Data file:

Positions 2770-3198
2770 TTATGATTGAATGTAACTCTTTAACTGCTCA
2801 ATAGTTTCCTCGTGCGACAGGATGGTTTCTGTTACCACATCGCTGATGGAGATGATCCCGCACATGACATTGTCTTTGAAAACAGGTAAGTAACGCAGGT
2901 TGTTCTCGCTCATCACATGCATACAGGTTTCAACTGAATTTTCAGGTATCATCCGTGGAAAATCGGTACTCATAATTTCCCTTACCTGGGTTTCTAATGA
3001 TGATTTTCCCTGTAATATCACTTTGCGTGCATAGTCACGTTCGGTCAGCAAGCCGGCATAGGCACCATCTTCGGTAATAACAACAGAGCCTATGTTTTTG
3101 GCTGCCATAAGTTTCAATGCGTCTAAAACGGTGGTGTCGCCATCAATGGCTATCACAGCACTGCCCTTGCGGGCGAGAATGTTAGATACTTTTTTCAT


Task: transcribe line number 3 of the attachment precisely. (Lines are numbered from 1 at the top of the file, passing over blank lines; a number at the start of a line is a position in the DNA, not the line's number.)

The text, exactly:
2801 ATAGTTTCCTCGTGCGACAGGATGGTTTCTGTTACCACATCGCTGATGGAGATGATCCCGCACATGACATTGTCTTTGAAAACAGGTAAGTAACGCAGGT